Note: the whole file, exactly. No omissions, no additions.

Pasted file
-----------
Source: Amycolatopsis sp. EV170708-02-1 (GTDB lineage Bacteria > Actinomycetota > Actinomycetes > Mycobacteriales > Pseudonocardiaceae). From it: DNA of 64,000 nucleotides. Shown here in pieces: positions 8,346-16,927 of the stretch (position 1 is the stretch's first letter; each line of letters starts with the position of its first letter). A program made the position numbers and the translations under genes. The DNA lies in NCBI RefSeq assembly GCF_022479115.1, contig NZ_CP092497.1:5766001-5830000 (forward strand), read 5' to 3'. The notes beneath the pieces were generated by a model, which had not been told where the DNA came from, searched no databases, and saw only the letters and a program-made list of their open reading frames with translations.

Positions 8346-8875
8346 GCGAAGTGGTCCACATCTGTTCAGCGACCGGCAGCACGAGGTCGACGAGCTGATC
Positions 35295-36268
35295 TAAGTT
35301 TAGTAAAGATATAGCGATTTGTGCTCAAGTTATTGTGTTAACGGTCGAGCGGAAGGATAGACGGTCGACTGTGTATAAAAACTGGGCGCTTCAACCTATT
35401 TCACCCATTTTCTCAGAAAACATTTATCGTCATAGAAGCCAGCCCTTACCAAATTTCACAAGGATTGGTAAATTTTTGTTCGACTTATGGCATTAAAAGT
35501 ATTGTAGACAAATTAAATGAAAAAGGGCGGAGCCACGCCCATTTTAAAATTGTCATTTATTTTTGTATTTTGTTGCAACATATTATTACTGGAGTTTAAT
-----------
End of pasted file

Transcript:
Source: Amycolatopsis sp. EV170708-02-1 (GTDB lineage Bacteria > Actinomycetota > Actinomycetes > Mycobacteriales > Pseudonocardiaceae). From it: DNA of 64,000 nucleotides. Shown here in pieces: positions 8,346-16,927 of the stretch (position 1 is the stretch's first letter; each line of letters starts with the position of its first letter). A program made the position numbers and the translations under genes. The DNA lies in NCBI RefSeq assembly GCF_022479115.1, contig NZ_CP092497.1:5766001-5830000 (forward strand), read 5' to 3'. The notes beneath the pieces were generated by a model, which had not been told where the DNA came from, searched no databases, and saw only the letters and a program-made list of their open reading frames with translations.

Positions 8346-8875
8346 GCGAAGTGGTCCACATCTGTTCAGCGACCGGCAGCACGAGGTCGACGAGCTGATC
Positions 35295-36268
35295 TAAGTT
35301 TAGTAAAGATATAGCGATTTGTGCTCAAGTTATTGTGTTAACGGTCGAGCGGAAGGATAGACGGTCGACTGTGTATAAAAACTGGGCGCTTCAACCTATT
35401 TCACCCATTTTCTCAGAAAACATTTATCGTCATAGAAGCCAGCCCTTACCAAATTTCACAAGGATTGGTAAATTTTTGTTCGACTTATGGCATTAAAAGT
35501 ATTGTAGACAAATTAAATGAAAAAGGGCGGAGCCACGCCCATTTTAAAATTGTCATTTATTTTTGTATTTTGTTGCAACATATTATTACTGGAGTTTAAT